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-   -   Avoiding pitfalls... (http://www.linuxquestions.org/questions/slackware-installation-40/avoiding-pitfalls-177614/)

tracedroute 05-04-2004 01:16 AM

Avoiding pitfalls...
 
Allo,
Tommorrow I am going to begin installing Slackware 9.1. I have downloaded install disks 1 & 2 and have read as much documentation as I can (alas, it probably hasn't been enough). I am going to keep Windows XP on my master HD as my brother uses this computer too and I need XP to do some C++ programming for school. I was wondering if anyone out there would be able to let me know of any things I may need to be on the watch for....

My rig:
Athlon XP 1600+
640 mb RAM
Soundblaster Live! Card
MSI GeForce FX 5200 128 mb vid card
One 40 gb master
One 200gb slave

On a more specific note, is there any special prep work needed for a HD that large?




P.S. I have installed Red Hat & Gentoo 1.4 before but couldn't get ALSA working in either distros so I am now trying Slackware

Aussie 05-04-2004 07:56 AM

Slackware 9.1 uses ALSA by default, so you should be fine there. There are no special preparations needed for your drive apart from creating the needed partitions, I would recomend a root partition of at least 10Gb, a home partition of at least 20Gb and a swap partition of 512mb.

Balkman 05-04-2004 09:32 AM

during the installtion how to you make each partition a root and a home? If once thats done what one do you make "boot"? As of now i can only make a primary linux partition and a swap partition.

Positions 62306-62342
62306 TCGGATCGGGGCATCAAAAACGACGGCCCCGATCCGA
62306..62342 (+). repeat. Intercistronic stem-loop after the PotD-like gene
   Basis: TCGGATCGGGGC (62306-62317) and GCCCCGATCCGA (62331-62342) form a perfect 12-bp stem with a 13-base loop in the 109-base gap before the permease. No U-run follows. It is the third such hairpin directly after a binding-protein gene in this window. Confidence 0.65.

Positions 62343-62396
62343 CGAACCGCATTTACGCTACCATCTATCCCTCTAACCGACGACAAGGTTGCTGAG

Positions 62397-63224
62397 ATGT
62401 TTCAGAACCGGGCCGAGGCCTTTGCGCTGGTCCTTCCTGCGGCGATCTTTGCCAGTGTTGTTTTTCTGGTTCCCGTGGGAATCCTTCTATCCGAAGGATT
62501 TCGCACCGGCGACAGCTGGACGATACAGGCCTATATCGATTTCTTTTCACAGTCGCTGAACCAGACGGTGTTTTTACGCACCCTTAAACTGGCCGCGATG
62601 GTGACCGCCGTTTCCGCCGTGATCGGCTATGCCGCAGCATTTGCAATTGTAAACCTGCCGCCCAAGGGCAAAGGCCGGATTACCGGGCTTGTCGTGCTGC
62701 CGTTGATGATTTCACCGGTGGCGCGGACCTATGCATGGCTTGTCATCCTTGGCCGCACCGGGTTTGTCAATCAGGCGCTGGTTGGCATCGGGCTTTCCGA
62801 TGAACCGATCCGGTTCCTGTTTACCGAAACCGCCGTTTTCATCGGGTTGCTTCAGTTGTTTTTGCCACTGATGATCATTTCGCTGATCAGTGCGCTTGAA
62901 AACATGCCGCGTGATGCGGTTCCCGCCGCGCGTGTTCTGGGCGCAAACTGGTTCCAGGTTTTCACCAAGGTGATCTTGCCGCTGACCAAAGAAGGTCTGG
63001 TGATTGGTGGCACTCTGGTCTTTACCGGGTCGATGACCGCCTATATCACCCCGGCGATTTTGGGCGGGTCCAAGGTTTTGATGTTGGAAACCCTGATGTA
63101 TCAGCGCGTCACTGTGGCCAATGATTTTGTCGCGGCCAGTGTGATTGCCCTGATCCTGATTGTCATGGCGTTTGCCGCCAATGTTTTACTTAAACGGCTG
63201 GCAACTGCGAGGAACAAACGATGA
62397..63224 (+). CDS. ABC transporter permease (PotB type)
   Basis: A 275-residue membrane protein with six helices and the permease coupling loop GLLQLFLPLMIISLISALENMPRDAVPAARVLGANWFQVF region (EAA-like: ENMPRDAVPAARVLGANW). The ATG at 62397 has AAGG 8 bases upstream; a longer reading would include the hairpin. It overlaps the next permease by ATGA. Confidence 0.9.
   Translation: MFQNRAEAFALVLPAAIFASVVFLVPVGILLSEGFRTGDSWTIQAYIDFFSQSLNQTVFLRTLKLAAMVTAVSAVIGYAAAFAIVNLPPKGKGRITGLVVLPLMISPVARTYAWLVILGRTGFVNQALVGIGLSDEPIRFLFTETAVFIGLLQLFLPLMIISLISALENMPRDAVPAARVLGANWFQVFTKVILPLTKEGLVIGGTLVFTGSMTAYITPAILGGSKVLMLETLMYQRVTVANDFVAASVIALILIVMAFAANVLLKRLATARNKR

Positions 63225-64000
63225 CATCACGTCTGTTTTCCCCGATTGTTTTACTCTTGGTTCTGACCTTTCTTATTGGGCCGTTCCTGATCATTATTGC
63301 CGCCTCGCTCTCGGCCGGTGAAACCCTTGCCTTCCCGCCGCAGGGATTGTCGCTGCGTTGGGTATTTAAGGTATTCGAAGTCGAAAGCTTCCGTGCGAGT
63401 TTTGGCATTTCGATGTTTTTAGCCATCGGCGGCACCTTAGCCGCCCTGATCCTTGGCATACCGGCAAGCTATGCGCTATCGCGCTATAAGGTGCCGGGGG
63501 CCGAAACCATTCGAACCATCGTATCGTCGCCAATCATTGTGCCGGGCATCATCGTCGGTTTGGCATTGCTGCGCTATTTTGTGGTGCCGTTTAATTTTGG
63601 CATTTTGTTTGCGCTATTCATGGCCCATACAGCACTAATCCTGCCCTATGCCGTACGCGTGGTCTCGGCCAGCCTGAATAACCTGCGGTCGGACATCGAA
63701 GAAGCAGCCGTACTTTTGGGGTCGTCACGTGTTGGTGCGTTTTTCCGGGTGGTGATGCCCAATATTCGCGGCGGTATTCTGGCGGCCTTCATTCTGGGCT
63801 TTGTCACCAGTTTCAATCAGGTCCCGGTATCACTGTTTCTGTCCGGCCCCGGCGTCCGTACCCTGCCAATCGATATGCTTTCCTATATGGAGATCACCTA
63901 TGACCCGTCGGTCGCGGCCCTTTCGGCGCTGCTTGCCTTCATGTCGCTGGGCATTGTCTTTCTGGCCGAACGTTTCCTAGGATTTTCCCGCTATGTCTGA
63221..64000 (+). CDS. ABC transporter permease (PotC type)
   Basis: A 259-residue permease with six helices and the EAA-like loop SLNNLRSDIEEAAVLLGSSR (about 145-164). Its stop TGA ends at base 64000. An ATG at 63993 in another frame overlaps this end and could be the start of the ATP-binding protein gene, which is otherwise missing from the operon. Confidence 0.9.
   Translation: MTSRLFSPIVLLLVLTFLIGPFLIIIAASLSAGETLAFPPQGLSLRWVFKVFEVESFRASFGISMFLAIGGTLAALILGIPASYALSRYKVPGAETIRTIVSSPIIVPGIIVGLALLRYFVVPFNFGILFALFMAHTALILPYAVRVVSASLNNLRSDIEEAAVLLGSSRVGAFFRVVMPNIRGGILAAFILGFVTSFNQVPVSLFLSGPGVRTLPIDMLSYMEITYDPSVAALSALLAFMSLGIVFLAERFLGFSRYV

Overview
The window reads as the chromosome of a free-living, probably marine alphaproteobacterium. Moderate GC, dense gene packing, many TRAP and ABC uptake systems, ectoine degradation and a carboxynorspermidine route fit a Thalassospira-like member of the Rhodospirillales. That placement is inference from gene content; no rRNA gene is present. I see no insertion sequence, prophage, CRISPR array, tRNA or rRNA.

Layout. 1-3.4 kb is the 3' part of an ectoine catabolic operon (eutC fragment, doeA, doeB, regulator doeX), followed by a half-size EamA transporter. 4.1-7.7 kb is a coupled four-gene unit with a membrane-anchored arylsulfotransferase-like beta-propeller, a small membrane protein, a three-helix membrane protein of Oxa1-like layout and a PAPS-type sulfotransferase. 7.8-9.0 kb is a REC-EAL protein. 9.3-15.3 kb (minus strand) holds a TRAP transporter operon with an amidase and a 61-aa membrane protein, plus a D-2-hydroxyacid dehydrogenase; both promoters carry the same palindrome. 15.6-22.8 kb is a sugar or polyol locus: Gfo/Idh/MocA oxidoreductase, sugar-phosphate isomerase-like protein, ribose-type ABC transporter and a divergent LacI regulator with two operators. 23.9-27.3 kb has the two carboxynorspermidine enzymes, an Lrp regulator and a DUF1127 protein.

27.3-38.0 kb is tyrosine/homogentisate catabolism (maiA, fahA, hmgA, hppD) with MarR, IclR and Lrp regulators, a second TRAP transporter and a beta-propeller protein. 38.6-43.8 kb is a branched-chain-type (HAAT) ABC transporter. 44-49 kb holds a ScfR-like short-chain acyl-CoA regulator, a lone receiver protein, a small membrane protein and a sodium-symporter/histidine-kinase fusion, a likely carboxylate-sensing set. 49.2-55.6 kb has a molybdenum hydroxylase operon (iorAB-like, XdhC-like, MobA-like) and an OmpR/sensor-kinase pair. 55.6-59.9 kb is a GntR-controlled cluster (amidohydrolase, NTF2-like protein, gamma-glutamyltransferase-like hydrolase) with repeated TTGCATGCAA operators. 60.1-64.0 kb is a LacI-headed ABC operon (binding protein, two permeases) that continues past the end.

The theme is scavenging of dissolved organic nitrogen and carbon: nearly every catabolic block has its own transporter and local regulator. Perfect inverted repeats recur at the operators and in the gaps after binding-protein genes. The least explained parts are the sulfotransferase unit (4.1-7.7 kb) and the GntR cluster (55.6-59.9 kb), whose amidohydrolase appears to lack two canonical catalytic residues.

Also, i only know how to use cfdisk.... how do you use fdisk? there're no man pages for fdisk.

tracedroute 05-04-2004 10:05 AM

Balkman,
I found this tutorial on partitioning here at LinuxQuestions.org:

http://www.linuxquestions.org/questi...icle&artid=121

If it a walk through for partitioning your hard drive using fdisk.

Hope this helps!

Balkman 05-05-2004 10:38 AM

tracedroute:

thanks for that link it really did help.... in fact i was having a lot of trouble installing Lilo and the reason behind it not working was i was partitioning my drives incorrectly

thanks,
jay

shilo 05-09-2004 11:53 AM

There is no need to use fdisk if you already know how to use cfdisk. I use cfdisk when I re-partition and it's pretty easy. If I remember right, and I probably don't, the Slackware installation disk even says to use cfdisk.

I'm probably crazy here, but I always plan on effing up everything the first time I install it. With that in mind, I like to make a / partition and a swap partition only when I go through the install for the first time. I take a lot of notes and tweak my system like mad. I always end up trashing it. Then, I re-install with a new fancy partitioning scheme, only do the tweaks that worked the last time, and end up with a kick ass system.

The best time to have your notebook handy is while you are installing Slackware. You'll see then where you can assign partitions.

Hope this helps,

Aussie 05-09-2004 04:54 PM

I agree with shilo, in fact even the authors of fdisk agree with shilo, the following quote is from the fdisk man page (man fdisk),
Quote:

There are several *fdisk programs around. Each has its problems and
strengths. Try them in the order cfdisk, fdisk, sfdisk. (Indeed,
cfdisk is a beautiful program that has strict requirements on the par-
tition tables it accepts, and produces high quality partition tables.
Use it if you can.


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